It's a sad state of affairs if like me you were brought on games that had a novella to immerse you into the game before you even started and had a manual the size of a telephone book but truthfully, even if the publisher offered exactly the same content on the disc in PDF format what percentage of people would actually bother to read them? Not many methinks ...

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ctophil    19

Contrary to popular belief, time doesn't change people, it's the people that cater towards the general public and follow its "trends." I can't speak for other people. But I can speak for myself. As an adult, my tastes in gaming and how I perceive gaming have not changed.

I still love the thinking-based games, such as RPGs, Adventure games (point & click type), and puzzles. If I buy the modern "collector's edition," I still make a ritual of going through all the manuals, inserts, and collectible goods. It's as much fun going through and reading that stuff as playing the game itself. Don't have time? So what? I will find time dedicated to gaming each week. When I was a kid, school kept me really busy all year long. The only time I had for gaming was on Sundays and maybe Saturday night. In fact, I have more time as an adult than as a kid! lol. Because I am better at time management and knowing my priorities.

As opposed to the public where people's attention span has been deteriorating, my attention is a lot better than before. Therefore, I appreciate long, deep, and difficult games that make you think more than as a kid.

As for offering the same huge manual on PDF, I definitely wouldn't read it. I despise digital things, especialy since you gotta sit in front of a glowing screen. For some reason, I love a physical manual/book in my hands to flip through the pages. This is probably why I like physical magazines the same way. I have a ton of books in my "research room." They are all physical. I don't own a single digital book.

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KiwiArcader    471

You pretty much describe what I am saying. People that lived through the dawn and golden age of home computing have not generally changed other than ruing the fact that when it comes to game packaging things have definitely changed. My kids wouldn't even contemplate sitting down with a 200 page manual even though games they liked like Neverwinter Nights? came with a honking big manual. I actually think that was the last game I saw with one. Something like that anyways if it isn't the actual game.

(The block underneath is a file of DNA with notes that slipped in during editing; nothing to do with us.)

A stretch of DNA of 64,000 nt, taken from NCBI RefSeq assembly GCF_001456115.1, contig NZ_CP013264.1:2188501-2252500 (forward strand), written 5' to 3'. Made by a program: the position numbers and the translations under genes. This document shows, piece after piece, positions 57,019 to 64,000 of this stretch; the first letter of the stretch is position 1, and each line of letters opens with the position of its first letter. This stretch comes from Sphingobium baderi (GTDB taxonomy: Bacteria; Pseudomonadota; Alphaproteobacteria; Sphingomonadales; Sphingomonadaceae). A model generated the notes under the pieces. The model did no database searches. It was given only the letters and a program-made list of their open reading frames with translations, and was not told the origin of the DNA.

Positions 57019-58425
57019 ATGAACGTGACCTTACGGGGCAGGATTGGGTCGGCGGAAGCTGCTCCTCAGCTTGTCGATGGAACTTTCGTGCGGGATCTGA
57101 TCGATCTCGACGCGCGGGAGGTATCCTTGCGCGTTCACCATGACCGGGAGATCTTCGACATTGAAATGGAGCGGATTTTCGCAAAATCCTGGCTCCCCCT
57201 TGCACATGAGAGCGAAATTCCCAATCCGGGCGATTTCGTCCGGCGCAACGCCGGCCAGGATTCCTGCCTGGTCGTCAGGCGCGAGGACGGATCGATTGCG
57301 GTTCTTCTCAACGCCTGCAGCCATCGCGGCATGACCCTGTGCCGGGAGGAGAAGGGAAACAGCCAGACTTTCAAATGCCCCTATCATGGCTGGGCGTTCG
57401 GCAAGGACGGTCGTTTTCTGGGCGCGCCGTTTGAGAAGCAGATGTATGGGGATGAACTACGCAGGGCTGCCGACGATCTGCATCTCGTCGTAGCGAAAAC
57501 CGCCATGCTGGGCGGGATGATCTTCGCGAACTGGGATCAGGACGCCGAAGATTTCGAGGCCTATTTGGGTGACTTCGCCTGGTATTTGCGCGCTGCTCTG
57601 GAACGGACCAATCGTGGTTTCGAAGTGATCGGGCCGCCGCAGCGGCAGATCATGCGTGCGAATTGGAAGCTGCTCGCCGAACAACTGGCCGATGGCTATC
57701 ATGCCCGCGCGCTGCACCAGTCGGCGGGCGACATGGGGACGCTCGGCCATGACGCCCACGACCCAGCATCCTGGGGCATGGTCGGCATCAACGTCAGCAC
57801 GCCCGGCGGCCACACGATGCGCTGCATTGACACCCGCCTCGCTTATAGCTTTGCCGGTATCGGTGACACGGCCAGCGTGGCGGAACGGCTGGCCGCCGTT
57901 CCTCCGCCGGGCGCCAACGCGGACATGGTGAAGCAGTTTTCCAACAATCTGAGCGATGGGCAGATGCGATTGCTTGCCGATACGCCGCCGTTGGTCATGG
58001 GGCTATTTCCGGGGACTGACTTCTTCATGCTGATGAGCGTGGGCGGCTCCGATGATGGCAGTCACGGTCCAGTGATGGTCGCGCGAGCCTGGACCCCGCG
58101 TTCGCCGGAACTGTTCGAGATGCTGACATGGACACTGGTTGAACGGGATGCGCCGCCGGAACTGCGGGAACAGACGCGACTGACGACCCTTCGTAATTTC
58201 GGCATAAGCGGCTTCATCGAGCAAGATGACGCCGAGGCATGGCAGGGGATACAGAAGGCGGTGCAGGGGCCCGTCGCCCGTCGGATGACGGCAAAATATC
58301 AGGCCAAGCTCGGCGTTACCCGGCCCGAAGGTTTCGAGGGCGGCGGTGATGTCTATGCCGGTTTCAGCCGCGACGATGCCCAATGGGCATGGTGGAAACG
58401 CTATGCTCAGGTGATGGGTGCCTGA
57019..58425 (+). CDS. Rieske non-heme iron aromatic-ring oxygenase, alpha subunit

I still have dozens of manuals for games I don't even have any more as I loved them more than the games themselves. LOL

However, unlike you I have embraced digital as a means of having lots of content available to take anywhere. That's why I debind and scan my mags then throw them out once I have created a PDF. I simply don't see the need to harbor a veritable ton of paper in my basement any more. Getting brownie points from the wife for moving it out the door doesn't hurt either and it made a great bargaining chip for getting a Samsung 12" tablet too :-)

On a side note, hopefully Elite Dangerous when it arrives will allow us to relive the days of old Elite all wrapped up in modern day visuals. And even more hopefully it'll include those things like the novella, key guide, system charts etc that made it's granddaddy so much fun to open the box let alone actually play.

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ctophil    19
I have some more thoughts about this topic. Not only do modern games lack manuals and inserts to make them lighter and cheaper, but they are also made in China, Mexico, Thailand, Indonesia, or somewhere that has cheap labor to manufacture them. The same goes for game consoles, TVs, and other electronics. If it says, Sony or Toshiba, it's not really made in Japan. It's made in China.
If you look at retro games for NES or SNES, they are all Made in Japan, including their respective consoles. I don't have to say much about Microsoft. It's already made in China, Indonesia, or Mexico by default, even the discs. lol.